Vasomune Therapeutics develops compounds targeting diseases associated with vascular dysfunction and destabilization. The Tie2 receptor is expressed on the surface of endothelial cells. Its’ two main growth factors, Ang1 and Ang2, propagate anti or pro-inflammatory responses respectively through the Tie2 receptor and it is the balance between Ang1/Ang2 that is critical in defining vascular stability. As such, regulating the Tie2 signaling pathway is a major pharmaceutical target of interest.
Vasomune’s lead compound, Vasculotide, is a fully synthetic Ang1 mimetic designed to be optimal for opposing vascular inflammation and leakage. The overwhelming majority of pharmaceutical efforts aimed at modulating the Tie2 pathway do so by inhibiting Ang2. However, protein therapeutics designed to inhibit a single factor have historically been fraught with issues of ‘biological compensation’. Preclinical studies show that activation of the Tie2 receptor with Vasculotide provides robust vessel-stabilizing properties following exposure to a diverse range of inflammatory mediators. Consistent with the breadth of protection, administration of Vasculotide has proven therapeutic benefit in several different pre-clinical models marked by vascular dysfunction, including diabetic wound healing, asthma, atopic dermatitis, diabetic atherosclerosis, metastatic disease and acute lung injury.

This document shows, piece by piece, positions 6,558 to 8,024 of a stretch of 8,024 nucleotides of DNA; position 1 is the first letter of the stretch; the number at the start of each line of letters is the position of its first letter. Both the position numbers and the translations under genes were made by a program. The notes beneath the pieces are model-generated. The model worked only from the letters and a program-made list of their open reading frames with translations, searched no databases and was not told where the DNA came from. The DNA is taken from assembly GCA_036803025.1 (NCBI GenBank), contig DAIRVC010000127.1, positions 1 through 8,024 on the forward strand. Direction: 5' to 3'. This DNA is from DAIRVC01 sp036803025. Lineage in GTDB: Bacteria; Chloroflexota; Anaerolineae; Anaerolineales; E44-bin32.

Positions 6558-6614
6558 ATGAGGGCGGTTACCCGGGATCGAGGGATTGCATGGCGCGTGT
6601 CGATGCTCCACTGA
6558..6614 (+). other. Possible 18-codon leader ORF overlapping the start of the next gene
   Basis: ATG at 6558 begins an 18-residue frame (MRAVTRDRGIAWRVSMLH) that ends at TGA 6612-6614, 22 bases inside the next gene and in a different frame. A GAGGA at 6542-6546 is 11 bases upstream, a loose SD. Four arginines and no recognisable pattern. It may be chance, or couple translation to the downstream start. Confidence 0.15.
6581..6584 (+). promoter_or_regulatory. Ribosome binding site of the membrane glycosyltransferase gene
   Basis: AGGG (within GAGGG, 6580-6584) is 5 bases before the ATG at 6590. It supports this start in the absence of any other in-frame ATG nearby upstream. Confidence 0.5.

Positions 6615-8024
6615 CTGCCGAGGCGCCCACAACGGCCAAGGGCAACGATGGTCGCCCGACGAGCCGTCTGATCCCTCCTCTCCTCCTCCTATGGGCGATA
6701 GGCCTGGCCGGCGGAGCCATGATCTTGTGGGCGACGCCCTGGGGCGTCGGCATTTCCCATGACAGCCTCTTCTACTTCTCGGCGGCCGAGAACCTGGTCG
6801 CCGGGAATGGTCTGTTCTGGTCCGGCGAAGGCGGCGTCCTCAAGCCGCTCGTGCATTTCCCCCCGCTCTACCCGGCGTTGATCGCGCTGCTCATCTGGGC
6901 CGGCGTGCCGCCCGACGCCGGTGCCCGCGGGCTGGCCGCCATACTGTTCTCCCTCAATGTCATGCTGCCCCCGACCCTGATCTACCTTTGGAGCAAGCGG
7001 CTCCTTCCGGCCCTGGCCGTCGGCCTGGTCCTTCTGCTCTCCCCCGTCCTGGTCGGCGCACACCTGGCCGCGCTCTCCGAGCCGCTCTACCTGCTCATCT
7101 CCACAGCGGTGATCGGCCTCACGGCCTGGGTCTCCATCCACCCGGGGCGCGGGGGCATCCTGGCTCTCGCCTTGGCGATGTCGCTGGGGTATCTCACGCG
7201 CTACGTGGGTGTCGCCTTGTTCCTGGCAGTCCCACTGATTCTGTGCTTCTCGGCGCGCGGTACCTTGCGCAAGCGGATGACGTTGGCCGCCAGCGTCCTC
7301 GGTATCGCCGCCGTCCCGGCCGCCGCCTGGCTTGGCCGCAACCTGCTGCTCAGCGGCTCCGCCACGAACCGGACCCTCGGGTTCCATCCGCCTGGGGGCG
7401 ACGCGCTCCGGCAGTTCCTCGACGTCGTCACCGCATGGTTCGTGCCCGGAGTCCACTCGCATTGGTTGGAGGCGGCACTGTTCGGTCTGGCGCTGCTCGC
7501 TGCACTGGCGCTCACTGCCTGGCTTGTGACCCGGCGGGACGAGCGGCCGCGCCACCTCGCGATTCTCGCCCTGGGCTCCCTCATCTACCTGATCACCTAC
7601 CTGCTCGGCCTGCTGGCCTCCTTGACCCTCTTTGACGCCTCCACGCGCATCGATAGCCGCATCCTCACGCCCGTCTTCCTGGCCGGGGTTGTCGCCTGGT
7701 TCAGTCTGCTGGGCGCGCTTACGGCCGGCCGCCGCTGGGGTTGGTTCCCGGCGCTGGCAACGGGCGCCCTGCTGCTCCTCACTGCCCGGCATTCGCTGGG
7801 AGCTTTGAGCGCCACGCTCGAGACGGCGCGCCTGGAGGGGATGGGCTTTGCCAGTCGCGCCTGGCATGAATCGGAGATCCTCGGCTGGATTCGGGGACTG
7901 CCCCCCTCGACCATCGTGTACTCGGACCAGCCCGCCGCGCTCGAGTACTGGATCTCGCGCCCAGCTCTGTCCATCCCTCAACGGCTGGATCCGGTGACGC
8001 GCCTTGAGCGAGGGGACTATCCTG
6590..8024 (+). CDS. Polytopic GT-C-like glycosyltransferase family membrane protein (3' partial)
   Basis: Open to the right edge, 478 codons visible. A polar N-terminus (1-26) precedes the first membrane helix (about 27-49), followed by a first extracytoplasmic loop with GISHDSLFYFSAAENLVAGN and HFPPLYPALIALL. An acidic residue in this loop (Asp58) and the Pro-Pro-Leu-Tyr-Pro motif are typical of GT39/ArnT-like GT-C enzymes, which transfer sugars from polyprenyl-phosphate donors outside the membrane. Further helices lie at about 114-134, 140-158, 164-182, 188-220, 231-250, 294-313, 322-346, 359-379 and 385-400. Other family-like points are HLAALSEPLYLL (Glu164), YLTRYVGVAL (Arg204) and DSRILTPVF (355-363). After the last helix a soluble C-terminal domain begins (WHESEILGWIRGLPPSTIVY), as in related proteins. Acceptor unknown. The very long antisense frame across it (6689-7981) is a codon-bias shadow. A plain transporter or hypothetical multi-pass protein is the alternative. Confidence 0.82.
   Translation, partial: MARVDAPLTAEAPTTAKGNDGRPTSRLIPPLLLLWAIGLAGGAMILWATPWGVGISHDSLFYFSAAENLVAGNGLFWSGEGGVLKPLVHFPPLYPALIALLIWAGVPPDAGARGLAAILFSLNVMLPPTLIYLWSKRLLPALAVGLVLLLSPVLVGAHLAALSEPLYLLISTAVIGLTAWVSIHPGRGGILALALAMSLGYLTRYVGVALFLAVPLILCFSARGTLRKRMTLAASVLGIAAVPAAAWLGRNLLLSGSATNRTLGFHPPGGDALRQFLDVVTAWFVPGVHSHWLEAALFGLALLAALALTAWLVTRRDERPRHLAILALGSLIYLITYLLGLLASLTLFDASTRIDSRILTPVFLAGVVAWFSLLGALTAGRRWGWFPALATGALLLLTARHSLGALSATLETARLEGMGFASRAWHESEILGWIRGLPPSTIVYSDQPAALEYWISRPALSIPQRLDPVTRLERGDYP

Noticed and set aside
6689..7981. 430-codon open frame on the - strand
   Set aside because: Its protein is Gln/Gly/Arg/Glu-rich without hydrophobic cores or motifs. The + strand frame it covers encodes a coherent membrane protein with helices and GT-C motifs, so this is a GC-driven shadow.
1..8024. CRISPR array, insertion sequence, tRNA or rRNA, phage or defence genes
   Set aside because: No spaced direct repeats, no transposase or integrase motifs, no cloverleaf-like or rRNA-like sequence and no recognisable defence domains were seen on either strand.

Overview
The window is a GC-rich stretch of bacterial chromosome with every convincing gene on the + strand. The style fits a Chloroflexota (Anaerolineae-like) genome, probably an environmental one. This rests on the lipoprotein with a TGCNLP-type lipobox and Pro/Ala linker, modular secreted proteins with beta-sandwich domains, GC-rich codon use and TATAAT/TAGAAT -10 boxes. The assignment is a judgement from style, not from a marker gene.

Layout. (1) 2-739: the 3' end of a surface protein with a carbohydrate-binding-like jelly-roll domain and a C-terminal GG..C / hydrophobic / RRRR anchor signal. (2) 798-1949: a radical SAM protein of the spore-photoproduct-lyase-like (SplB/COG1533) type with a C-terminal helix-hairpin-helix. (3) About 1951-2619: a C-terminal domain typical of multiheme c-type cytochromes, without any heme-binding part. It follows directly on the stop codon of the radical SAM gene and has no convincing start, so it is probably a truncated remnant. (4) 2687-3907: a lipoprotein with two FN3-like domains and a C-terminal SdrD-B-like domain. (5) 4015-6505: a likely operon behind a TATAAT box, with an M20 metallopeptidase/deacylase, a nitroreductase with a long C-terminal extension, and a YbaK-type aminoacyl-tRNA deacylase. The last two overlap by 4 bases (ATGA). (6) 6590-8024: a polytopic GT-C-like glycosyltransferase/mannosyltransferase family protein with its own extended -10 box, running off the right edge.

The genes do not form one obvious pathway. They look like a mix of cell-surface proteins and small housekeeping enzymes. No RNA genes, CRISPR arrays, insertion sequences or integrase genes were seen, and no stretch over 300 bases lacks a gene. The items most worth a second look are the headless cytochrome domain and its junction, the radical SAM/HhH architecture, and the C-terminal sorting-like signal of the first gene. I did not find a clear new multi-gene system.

Vasomume Therapeutics has selected ALI and AKI as its lead indications based on strong, third-party validated preclinical data and converging evidence that vascular dysfunction plays a key role in these indications. Vasculotide will serve as the first Tie2-specific agonist to test this hypothesis in ALI and AKI, both significant and life threatening unmet medical needs.
Vasomune and third-party academic collaborators have found that Vasculotide demonstrates benefit in opposing both lung and kidney injury, and shows significantly increases in survival. Based on these promising preclinical studies, Vasomune intends to move Vasculotide into clinical stage development.